Site icon Herold Financial Dictionary

Private Mortgage Insurance (PMI)

PMI is the acronym for Private Mortgage Insurance, also known sometimes as Lenders Mortgage Insurance. PMI proves to be insurance that is paid to a lending institution that is required much of the time when an individual gets a mortgage loan. Such insurance is used to cover any losses that arise if a person is not capable of paying back their mortgage loan.

Should the lender not be able to recoup all of its costs in foreclosing on and selling the mortgaged property, then PMI insurance covers the remaining losses that exist on the balance sheet of the bank or other lender. The general rates for this Private Mortgage Insurance turn out to be around $55 each month for every $100,000 that is actually financed. On a $250,000 loan, this amounts to $1,875 each year in premiums.

Private Mortgage insurance yearly costs range though. They are usually given out in comparison against the entire loan’s value. This depends on a number of factors, such as loan type, loan term, actual coverage amount, amount of home value that the person finances, the premium payment frequency that might be monthly or yearly, and the individual’s credit score. While PMI can be paid in advance with closing costs, it can also be worked into the loan payments with single premium PMI.

Private Mortgage Insurance is generally only necessary when the down payment proves to be smaller than twenty percent of either the appraised value of the property or alternatively of the sales price. When then loan to value ratio is greater than eighty percent, you can expect to be required to carry it. As the principal is reduced with monthly payments, or the home value rises through real estate appreciation, or a combination of the two occurs, then this Private Mortgage Insurance might not be required any longer. At this point, the home owner is allowed to discontinue paying for the PMI insurance.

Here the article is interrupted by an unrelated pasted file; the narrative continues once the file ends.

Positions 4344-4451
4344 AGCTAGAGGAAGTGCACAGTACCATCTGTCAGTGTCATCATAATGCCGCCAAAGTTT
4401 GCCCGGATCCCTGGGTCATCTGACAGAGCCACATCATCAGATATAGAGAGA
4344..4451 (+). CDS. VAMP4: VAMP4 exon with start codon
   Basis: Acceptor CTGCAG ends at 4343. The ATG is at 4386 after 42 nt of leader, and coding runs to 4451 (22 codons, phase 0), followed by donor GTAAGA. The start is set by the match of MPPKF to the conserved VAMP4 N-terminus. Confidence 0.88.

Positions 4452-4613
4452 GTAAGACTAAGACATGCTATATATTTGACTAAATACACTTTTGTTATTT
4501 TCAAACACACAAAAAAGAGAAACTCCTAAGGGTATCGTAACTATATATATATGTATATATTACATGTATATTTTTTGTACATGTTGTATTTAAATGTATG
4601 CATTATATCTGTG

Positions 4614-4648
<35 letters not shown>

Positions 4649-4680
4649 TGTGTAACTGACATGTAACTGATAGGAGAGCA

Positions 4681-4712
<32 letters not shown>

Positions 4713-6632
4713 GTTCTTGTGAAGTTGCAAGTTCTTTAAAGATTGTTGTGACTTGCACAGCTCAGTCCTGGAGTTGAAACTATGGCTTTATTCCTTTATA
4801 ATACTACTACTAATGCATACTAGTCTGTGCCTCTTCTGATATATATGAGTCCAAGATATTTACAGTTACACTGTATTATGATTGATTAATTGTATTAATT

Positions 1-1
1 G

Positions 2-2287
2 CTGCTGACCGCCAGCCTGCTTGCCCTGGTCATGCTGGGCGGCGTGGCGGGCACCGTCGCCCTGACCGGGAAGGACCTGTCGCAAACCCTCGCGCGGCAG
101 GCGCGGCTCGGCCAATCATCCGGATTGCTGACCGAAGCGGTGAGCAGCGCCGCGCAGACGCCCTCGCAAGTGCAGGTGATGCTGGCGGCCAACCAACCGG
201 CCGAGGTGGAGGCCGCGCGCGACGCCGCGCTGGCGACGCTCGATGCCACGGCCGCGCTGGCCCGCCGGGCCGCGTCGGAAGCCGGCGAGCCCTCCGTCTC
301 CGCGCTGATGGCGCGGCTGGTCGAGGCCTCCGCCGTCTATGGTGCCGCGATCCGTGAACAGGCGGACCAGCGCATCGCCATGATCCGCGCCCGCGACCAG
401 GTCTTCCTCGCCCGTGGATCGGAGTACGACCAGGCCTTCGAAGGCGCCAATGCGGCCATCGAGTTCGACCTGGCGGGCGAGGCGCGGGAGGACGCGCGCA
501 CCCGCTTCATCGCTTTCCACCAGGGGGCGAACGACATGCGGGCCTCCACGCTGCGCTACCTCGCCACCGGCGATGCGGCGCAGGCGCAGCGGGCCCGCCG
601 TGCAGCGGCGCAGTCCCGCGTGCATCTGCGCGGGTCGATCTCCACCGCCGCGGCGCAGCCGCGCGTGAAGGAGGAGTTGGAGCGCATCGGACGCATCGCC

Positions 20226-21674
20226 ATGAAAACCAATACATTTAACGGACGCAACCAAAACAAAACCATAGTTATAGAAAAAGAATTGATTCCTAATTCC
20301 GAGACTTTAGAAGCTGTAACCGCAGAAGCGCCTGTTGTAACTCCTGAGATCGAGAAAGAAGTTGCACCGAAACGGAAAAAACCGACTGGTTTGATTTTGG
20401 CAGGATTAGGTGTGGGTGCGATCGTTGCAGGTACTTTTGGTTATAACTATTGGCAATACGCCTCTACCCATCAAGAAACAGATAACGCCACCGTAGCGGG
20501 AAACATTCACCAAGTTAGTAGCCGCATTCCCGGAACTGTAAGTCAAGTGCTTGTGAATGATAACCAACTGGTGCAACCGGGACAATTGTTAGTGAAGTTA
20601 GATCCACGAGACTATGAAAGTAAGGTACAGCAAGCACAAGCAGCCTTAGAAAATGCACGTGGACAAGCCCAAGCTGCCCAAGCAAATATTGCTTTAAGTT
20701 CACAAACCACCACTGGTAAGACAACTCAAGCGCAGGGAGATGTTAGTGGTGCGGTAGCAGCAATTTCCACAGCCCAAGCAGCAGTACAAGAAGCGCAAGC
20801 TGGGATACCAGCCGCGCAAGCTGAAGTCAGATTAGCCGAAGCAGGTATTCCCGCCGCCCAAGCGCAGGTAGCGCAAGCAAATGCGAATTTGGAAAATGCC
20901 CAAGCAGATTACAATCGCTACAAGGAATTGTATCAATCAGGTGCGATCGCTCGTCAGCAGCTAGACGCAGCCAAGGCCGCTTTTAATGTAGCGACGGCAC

There are some banks and lenders who will insist that PMI be paid for minimally for a pre fixed period of time, such as two to three years. This is regardless of whether the principal value of the property exceeds eighty percent in a shorter amount of time. Banks do not have to permit a person to cancel this insurance legally until the loan has amortized down to a Loan to Value ratio of seventy-eight percent of the original price for which the house is purchased.

A cancellation request must originate from the mortgage servicer. They must send it to the issuing company that made the PMI policy in the first place. Many times, such a mortgage servicer will insist on a current home value appraisal being done in order to ascertain the actual loan to value ratio.

Premiums paid for mortgage insurance were not tax deductible according to the Internal Revenue Service in the past. In 2007 this changed. Now all PMI premiums are considered to be fully reducing of your income for the year in question.

Exit mobile version